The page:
A Hungarian-born New Yorker was charged today with spying for Soviet-bloc military intelligence after he allegedly purchased classified U.S. Army documents from an Army warrant officer in Augusta, Ga., for $4,000.
Otto Attilla Gilbert, 50, who also goes by the last name "Gyepes," was being held without bond in a county jail after his arrest by FBI agents Saturday in Augusta. Gilbert, of Forest Hills, N.Y., had allegedly consummated a deal with Army Warrant Officer Janos Szmolka, a criminal investigator at the Fort Gordon Army base there.
Szmolka was playing double agent all along.
An FBI agent said at a news conference that the espionage arrest was one of the biggest in U.S. history, but a Justice Department official who specializes in counterintelligence investigations characterized the alleged espionage attempt as "an incredibly sloppy operation."
"We found it hard to believe they would go ahead with it. We're used to much tighter operations," the Justice official said. "A first-class intelligence outfit would have never gotten involved in this."
Documents filed in federal court today say the alleged operation began in Budapest in 1977 and ended Saturday near a Confederate War Memorial in Augusta, where Gilbert approached his contact, Szmolka, and said, "Where's the Peachtree Plaza Hotel? I am from out of town."
Szmolka wore a multicolored camera strap over his right shoulder. In his hand was an Augusta Herald newspaper. Hungarian agents, in letters to Szmolka, a career Army officer, asked him to carry the props so their contact could pick him out in a crowd.
But the foreign agents were unaware that Szmolka would also be sporting a body "bug," specially fitted by the FBI, which transmitted his conversation to federal agents nearby. His van had also been wired for sound. That's where the transaction occurred just after noon Saturday, according to an affidavit by an FBI agent.
According to the affidavit, Szmolka, a naturalized U.S. citizen, was offered $100,000 by Hungarian espionage agents to steal secret U.S. documents. He was recruited during a trip to Budapest to see his family in December 1977, presumably on holiday leave from his duty station with the Army in Mainz, West Germany. He immediately informed American officials, who turned him into a double agent.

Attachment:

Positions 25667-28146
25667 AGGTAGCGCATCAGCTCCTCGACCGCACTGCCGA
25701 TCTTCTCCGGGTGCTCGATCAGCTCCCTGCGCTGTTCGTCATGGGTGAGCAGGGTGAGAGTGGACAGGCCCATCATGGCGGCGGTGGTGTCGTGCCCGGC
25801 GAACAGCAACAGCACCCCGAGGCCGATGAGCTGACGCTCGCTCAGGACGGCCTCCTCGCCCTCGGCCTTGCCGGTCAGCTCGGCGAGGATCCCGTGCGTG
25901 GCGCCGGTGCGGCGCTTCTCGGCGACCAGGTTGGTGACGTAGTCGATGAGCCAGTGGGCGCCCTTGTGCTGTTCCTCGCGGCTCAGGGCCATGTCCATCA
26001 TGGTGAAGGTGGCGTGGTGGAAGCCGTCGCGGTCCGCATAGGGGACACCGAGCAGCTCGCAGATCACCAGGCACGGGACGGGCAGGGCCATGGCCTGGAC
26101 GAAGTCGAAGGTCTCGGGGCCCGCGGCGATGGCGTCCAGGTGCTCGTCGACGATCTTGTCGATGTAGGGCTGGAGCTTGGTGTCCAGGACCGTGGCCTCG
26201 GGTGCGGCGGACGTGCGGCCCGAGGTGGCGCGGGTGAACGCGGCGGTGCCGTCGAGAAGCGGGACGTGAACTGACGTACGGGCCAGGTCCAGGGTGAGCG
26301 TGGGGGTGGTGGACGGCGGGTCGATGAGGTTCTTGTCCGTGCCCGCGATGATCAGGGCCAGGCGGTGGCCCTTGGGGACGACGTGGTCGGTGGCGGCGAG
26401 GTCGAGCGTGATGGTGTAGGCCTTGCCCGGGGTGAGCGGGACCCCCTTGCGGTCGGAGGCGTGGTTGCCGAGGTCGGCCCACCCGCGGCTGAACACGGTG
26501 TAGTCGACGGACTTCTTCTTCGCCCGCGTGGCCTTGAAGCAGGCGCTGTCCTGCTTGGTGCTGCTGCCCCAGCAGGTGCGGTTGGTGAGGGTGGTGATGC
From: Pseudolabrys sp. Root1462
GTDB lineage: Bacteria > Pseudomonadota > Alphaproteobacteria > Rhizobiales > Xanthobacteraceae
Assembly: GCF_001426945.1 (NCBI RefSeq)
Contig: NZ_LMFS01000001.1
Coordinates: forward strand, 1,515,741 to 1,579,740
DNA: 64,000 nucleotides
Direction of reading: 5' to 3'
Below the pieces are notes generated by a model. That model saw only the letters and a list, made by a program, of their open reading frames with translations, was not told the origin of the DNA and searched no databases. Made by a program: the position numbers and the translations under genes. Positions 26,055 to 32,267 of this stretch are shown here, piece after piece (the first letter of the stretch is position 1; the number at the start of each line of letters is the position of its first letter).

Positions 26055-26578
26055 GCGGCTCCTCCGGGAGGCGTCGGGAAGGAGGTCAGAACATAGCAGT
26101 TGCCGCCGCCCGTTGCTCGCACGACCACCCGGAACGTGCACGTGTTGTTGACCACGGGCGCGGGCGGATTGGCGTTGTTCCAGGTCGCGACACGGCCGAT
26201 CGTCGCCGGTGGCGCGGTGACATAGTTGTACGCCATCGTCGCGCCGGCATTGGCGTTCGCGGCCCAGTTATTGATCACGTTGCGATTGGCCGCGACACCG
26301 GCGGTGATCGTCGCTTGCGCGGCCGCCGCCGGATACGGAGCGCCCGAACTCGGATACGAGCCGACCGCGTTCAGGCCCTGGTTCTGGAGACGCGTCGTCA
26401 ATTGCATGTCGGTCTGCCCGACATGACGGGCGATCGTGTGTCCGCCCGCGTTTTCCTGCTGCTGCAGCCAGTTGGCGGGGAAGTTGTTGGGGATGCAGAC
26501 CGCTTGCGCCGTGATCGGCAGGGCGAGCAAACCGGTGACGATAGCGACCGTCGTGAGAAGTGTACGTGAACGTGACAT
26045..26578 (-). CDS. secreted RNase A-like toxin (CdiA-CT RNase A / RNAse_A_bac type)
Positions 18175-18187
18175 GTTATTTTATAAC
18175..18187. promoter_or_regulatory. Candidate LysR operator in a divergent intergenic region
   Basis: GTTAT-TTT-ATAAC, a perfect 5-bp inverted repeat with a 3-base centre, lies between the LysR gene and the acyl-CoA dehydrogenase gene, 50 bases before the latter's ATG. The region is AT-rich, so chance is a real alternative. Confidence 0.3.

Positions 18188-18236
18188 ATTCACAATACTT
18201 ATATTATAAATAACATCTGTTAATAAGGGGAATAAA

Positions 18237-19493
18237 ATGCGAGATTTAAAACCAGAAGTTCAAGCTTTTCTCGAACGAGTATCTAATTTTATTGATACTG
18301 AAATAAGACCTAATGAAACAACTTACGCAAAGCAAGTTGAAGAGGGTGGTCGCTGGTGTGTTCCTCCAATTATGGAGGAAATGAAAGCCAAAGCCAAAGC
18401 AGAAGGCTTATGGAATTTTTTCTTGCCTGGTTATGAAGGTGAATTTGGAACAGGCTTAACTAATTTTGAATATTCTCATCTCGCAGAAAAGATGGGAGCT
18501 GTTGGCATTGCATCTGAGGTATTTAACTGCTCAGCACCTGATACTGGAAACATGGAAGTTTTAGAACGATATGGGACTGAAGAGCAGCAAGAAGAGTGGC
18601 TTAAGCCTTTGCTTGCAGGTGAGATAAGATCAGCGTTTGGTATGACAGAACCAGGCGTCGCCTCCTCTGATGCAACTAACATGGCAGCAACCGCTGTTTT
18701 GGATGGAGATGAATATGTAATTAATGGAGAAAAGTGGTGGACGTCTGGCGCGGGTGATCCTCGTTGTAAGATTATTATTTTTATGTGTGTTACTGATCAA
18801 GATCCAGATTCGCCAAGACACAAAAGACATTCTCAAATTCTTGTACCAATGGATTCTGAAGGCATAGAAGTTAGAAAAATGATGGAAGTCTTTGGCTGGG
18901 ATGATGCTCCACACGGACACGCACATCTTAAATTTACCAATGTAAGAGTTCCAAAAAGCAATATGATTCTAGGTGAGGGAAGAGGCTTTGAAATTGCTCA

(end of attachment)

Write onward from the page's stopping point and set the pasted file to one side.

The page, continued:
For the last four years, Szmolka has played the role of a money-hungry turncoat as he duped Hungarian spies from Vienna to Budapest, exchanging coded letters and dozens of cryptic phone calls. The intrigues finally led to the rendezvous in a sleepy southern town more noted for golf courses, drooping magnolias and mint juleps than spies.
The affidavit also names Lagos Perlaki, described as an agent with Hungarian military intelligence, as the spy who recruited Szmolka.
In a December 1979 meeting in Vienna, Szmolka allegedly was given two addresses to write to in Hungary, a code to disguise the contents of the letters, and about $650 in West German and Austrian currency. U.S. agents were watching all the time.
In early 1981, Szmolka again flew to Vienna, where, according to court documents, Perlaki paid him $3,000 for 16 rolls of undeveloped film of unclassified documents.
Perlaki "reemphasized" that he wanted "secret" documents, the affidavit said. Szmolka was to write to a maildrop in a Paris suburb that he had obtained "1964 Kennedy half dollars," the code phrase for the desired documents. He was to refer to files from Army publications as "mint sets."
A meeting was arranged for Augusta, Ga., according to the affidavit. On March 27 of this year, Szmolka got a letter postmarked Vienna. "Isabelle is getting married," it read. That was a coded go-ahead signal. The "wedding date" was set for April 17, last Saturday, when FBI agents swooped down on Szmolka's van and confiscated money, classified documents and film cassettes Gilbert had packed in his flight bag.
Gilbert was searched and FBI agents found a piece of paper with the name, "Perlaki" and a telephone number, authorities said.
"I can't tell you anything about it," said Bela Juszel, press attache with the Hungarian Embassy in Washington. Asked if Hungarian agents cooperated with the KGB (the Soviet state police), he said, "KGB is KGB, Hungary is Hungary."
He said no one named in the affidavit was associated with the embassy. Col. Lazlo Mate, the military attache, said it was common knowledge that intelligence outfits of Soviet-bloc nations cooperated with the KGB, but he scoffed at the idea of a spy ring run out of his embassy. "I am a diplomat," he said. "My job is protocol."